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Media Corner
13 October 2010

F4E has signed the contract for the seven sectors of the vacuum vessel, ITER’s biggest component

Cut away image of the ITER vacuum vessel assembly

Fusion for Energy (F4E) has signed a contract for the supply of seven sectors of the ITER vacuum vessel with the European consortium of AMW (Ansaldo Nucleare S.p.A, Mangiarotti S.p.A and Walter Tosto S.p.A). The contract, expected to run for 6 years and worth almost 300 million EUR, is the biggest single work package of Europe’s contribution to ITER and is the largest component of the ITER device. The complexity of the vacuum vessel, its size, the amount of welding required and the degree of precision which is needed to build the component, brand this contract as one of the most important and technologically challenging of the ITER project. The in-wall shielding bolted inside the vessel’s walls will be delivered by India and ports to be welded on the D-shape sectors will be manufactured by Russia and Korea, while the two other sectors of the vacuum vessel will be supplied by Korea.

What is the function of the vacuum vessel in the ITER device?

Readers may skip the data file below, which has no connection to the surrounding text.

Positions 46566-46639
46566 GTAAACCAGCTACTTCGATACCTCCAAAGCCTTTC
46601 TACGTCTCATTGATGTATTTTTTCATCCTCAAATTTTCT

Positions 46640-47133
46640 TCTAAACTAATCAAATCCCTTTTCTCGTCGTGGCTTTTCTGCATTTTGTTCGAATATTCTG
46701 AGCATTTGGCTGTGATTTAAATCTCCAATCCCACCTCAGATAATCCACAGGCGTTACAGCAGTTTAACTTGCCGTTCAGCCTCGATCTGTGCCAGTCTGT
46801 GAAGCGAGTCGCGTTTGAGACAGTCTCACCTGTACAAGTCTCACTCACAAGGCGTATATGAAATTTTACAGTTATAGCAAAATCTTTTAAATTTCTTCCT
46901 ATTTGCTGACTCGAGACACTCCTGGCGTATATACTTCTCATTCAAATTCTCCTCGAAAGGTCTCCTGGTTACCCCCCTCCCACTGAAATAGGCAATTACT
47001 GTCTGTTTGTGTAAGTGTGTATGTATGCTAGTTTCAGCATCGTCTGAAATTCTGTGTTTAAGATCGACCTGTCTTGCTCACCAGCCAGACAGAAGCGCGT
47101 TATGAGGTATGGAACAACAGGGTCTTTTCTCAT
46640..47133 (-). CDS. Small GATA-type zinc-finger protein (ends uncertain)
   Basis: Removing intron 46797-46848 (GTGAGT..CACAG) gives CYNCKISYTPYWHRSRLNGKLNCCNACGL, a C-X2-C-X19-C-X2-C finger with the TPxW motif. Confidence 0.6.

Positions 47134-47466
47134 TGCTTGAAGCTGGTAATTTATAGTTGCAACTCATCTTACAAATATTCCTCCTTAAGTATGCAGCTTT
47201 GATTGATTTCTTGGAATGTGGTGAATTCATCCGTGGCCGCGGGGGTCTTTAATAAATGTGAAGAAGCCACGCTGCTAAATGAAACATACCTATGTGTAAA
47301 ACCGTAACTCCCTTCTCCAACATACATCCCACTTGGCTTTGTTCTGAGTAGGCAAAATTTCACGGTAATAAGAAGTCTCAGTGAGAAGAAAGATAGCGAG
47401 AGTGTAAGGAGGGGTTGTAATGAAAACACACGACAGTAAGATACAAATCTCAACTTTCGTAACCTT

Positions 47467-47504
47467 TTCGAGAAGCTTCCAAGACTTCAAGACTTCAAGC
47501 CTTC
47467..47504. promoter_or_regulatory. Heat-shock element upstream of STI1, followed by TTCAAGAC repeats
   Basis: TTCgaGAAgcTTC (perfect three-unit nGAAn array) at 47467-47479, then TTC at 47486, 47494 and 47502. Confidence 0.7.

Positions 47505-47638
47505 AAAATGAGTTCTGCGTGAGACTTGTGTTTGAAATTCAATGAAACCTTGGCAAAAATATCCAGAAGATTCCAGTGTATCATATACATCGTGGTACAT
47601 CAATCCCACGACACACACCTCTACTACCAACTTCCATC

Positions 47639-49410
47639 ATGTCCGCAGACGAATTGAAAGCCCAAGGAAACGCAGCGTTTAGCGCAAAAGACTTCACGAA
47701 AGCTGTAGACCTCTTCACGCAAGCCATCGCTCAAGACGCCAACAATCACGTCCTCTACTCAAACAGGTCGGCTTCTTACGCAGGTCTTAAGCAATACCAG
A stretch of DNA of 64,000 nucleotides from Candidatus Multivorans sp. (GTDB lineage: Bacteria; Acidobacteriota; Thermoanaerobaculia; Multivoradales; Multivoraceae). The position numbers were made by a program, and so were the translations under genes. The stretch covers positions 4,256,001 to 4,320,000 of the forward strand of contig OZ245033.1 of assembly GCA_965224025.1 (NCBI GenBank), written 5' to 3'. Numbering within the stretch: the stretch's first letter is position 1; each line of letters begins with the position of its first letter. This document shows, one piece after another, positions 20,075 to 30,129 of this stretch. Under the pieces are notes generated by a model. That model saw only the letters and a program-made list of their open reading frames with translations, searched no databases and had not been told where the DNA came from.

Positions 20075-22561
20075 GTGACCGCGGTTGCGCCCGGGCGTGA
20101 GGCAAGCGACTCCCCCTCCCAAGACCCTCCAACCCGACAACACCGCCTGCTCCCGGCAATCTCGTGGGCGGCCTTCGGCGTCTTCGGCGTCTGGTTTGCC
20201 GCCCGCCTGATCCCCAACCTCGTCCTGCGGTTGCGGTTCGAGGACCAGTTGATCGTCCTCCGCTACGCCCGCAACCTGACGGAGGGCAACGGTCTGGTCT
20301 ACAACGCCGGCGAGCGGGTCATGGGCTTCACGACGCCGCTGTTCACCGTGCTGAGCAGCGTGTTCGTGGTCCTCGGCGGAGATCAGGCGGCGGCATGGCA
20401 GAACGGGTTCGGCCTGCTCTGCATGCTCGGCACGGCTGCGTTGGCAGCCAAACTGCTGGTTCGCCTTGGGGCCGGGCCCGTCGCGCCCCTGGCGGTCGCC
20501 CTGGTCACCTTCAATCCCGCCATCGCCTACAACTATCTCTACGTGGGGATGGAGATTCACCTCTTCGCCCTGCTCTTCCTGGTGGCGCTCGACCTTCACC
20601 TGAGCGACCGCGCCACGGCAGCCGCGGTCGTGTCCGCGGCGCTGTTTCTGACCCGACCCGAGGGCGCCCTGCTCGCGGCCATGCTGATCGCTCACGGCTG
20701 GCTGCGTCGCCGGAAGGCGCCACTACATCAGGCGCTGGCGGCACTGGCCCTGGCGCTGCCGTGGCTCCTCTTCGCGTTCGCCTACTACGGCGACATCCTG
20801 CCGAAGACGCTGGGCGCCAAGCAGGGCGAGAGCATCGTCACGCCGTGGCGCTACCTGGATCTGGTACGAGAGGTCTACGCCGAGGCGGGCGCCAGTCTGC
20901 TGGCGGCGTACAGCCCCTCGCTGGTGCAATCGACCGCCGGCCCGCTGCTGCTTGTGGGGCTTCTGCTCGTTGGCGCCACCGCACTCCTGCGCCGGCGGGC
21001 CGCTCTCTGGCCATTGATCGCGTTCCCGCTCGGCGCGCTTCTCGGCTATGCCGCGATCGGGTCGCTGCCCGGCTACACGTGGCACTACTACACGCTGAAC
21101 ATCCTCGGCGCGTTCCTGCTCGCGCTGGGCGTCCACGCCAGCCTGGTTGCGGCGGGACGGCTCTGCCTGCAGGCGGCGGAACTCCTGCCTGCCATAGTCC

The ITER vacuum vessel is located inside the cryostat of the ITER device and its basic function is to operate as the chamber that hosts the fusion reaction. Within this torus-shaped vessel, plasma particles collide and release energy without touching any of its walls due to the process of magnetic confinement. The vacuum vessel is composed of nine sectors made of thick special grade stainless steel and each sector is 13 metres high, 6.5 metres wide and 6.3 metres deep. All of the sectors are similar and are built with double-walls containing the bolted- on shielded plates with a pressured inter-space which combine to attenuate the thermonuclear flux so as to avoid overheating of the superconducting coils.
The weight of each sector is approximately 500 tonnes and the weight of the entire component, when welded together, will reach an impressive total of 5000 tons which is equivalent to the weight of the Eiffel Tower.

3D animation of the vacuum vessel assembly


Frank Briscoe, F4E Director, and Roberto Adinolfi, Chief Executive Officer of Ansaldo Nucleare 

One sector of the vacuum vessel

Representatives of F4E and the AMW Consortium at the signing of the vacuum vessel contract